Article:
So how do you go about making sure you follow this second golden rule? Here are some tips for you as you enter the job-market.
Be sure that your potential employer values education. A prospective employer should be as dedicated to your ongoing training as you are. In the interview, ask if there is a training program for new hires. Will you be sent to take manufacturer or postgraduate classes? And will you be paid for the days that you spend in class? Basically, assess the potential employer’s willingness to invest in you in order to ensure a truly professional operation. If these questions make the employer uncomfortable, you’re in the wrong place.
Don’t worry too much about what you don’t know yet. Savvy employers hire primarily on the basis of attitude, especially when interviewing beginners. Of course, you’ve worked hard for your license, and may feel pretty righteous about your skills. But let your passion for the larger skin care experience radiate as you speak, because this is the passion that builds loyal clientele. Technical mastery will come with time, practice and more training, but you have to feel the passion—and make it felt by others—right now.
Follow the buzz. To maximize your learning process, work for a minimum of three years in the busiest, hottest, noisiest, wildest, most demanding beehive of activity. Even if they’re not hiring at the moment, go to the most successful full-service salons, skin treatment centers or spas in your area, and wrangle an interview with the managers. Convince the spa managers you talk with that their business needs a USP—namely, you as an employee. After the interviews, write each one a thank-you note on an actual card, with an actual pen, which you send in an actual envelope with an actual stamp. This is one instance where e-mail is not good enough. Stay in touch with them. Keep yourself fresh in their minds, and they’ll remember you when an opportunity opens up or may be able to refer you for positions elsewhere.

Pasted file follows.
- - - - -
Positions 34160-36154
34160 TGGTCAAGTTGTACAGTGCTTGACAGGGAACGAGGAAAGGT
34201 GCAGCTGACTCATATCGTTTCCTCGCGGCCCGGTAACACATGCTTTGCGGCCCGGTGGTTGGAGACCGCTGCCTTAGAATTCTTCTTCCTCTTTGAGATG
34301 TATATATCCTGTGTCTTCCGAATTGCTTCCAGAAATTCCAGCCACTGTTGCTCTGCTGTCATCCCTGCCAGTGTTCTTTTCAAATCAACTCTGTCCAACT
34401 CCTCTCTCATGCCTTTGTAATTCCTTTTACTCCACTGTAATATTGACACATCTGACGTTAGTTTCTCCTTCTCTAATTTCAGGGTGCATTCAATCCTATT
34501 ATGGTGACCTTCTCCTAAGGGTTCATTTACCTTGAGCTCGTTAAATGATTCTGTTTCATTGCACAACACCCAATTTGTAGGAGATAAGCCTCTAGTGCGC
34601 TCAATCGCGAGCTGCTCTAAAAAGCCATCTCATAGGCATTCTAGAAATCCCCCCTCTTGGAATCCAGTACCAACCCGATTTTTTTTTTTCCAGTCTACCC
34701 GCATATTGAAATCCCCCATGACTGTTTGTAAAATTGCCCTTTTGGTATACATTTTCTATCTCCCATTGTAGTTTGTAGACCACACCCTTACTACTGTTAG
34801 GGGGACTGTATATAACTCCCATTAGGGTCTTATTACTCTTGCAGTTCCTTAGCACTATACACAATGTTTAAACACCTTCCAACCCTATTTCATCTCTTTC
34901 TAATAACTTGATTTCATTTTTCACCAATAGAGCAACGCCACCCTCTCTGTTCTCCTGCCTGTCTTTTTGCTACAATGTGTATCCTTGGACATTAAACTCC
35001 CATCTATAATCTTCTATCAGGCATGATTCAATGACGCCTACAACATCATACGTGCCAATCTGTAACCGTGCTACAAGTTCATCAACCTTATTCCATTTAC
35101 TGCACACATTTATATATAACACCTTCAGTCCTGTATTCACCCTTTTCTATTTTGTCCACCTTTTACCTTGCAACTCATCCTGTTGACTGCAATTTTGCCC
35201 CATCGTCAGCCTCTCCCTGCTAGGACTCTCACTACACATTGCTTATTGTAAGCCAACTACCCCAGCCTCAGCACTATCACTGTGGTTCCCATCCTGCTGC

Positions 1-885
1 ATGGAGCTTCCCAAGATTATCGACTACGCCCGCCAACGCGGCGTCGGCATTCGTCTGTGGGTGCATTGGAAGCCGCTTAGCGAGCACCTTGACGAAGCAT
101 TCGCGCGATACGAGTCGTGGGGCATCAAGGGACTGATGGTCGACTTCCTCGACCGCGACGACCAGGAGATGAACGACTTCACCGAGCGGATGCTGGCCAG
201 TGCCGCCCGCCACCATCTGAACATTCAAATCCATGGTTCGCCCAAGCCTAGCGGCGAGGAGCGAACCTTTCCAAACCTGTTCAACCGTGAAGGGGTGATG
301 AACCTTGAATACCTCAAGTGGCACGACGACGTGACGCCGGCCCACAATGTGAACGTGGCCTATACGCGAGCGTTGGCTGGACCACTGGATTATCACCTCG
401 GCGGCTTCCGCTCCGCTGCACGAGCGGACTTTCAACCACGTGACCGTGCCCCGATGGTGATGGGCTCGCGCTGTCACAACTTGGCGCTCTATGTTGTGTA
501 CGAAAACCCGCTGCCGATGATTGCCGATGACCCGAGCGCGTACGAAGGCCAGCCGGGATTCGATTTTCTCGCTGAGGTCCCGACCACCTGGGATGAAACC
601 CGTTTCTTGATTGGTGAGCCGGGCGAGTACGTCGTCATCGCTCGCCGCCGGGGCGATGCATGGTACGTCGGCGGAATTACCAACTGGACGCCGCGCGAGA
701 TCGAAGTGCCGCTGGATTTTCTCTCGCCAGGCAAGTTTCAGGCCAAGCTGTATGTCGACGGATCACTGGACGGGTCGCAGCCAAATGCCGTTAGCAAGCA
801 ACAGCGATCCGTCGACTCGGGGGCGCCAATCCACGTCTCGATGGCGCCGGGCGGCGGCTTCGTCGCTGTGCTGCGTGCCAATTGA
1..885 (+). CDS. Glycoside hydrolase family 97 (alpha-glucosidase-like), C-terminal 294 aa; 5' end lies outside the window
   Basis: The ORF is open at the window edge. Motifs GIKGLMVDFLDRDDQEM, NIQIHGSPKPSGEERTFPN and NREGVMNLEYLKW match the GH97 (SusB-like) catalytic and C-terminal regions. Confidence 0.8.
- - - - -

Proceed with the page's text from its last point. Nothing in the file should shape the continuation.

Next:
Follow, period. As a beginner, you are simply not ready to open your own business. Work for someone else for at least three years. This is especially important if you consider yourself an entrepreneur at heart. You’ll learn a lot by observing a successful entrepreneur and entrepreneurial company in action. Work every shift offered, volunteer to do any task and do it willingly. Ask a million questions—watch, listen, learn, take risks and make mistakes. Remember that creating relationships is just as important as mastering your techniques. While it’s fine to imagine your name over the door someday; right now it’s all about doing your homework.
Look before you leap when considering job offers, and allow yourself to be led by passion, not desperation. Resist the feeling that you must take the first paying job you’re offered. While you must meet the needs of the real world, try to look at each career move you make strategically as well as practically. You’re really looking to create a love match with your first job and, subsequently, every job after that.
This is your life’s passion. Seek out mentorship as well as a paycheck. The greatest bosses are those who also consider themselves perpetual students and manage to keep themselves in the creative, receptive state of the beginner’s mind in spite of their experience in the business world.
Sustaining the beginner’s mind is far more difficult than becoming a know-it-all. It requires steadfastness and a state of constant engagement. Know-it-alls are not annoying because they know so much, but because they are shut down and stagnant. In your profession, you’ll encounter these people every day—the therapist who hasn’t taken a class in a decade and whose approach to the work has not evolved or deepened with time. Deliberate attention, staying fully present in the moment and long-burning energy are required to keep asking, learning and looking for something better.
Picture yourself as a perennial flowering bulb, such as a tulip or iris, that draws strength and vitality from everything around it. The blooms appear season after season, year after year, always restored and renewed. A lifetime dedication to education will allow your work as a therapist to flourish in the same way.
Good Hands: Beginner's Mind, Winner's Attitude--You're Hired
May 19, 2008 April 2007 issue of Skin Inc. magazine
Most Popular in Personnel
- 325Dream Jobs: The Perfect Resume
- 249Social Skills in the Workplace
- 237Explode Skin Service Business With a Contest
- 131But Seriously ... Are You a Professional?
- 65How to Correctly Organize a Treatment Room
- 58The Revival of Bartering
- 5815 Must-have Employee Character Traits
- 5710 Steps to Accomplishing Your Vision
- 57Time Management is Self-management
- 33The Little Esthetician That Could
Everyone has to begin somewhere.
- Creating a Star Team
6/18/2008, Bryan Durocher
- High-stakes Hiring
6/24/2008, Victoria L. Rayner
- 10 Things You Can Do to Recruit and Hire New Talent
8/30/2013, Deedee Crossett
- Building Your Dream Team
10/2/2014, Lydia Sarfati
- Sustaining Your Staff
5/23/2008, By Frederic Holzberger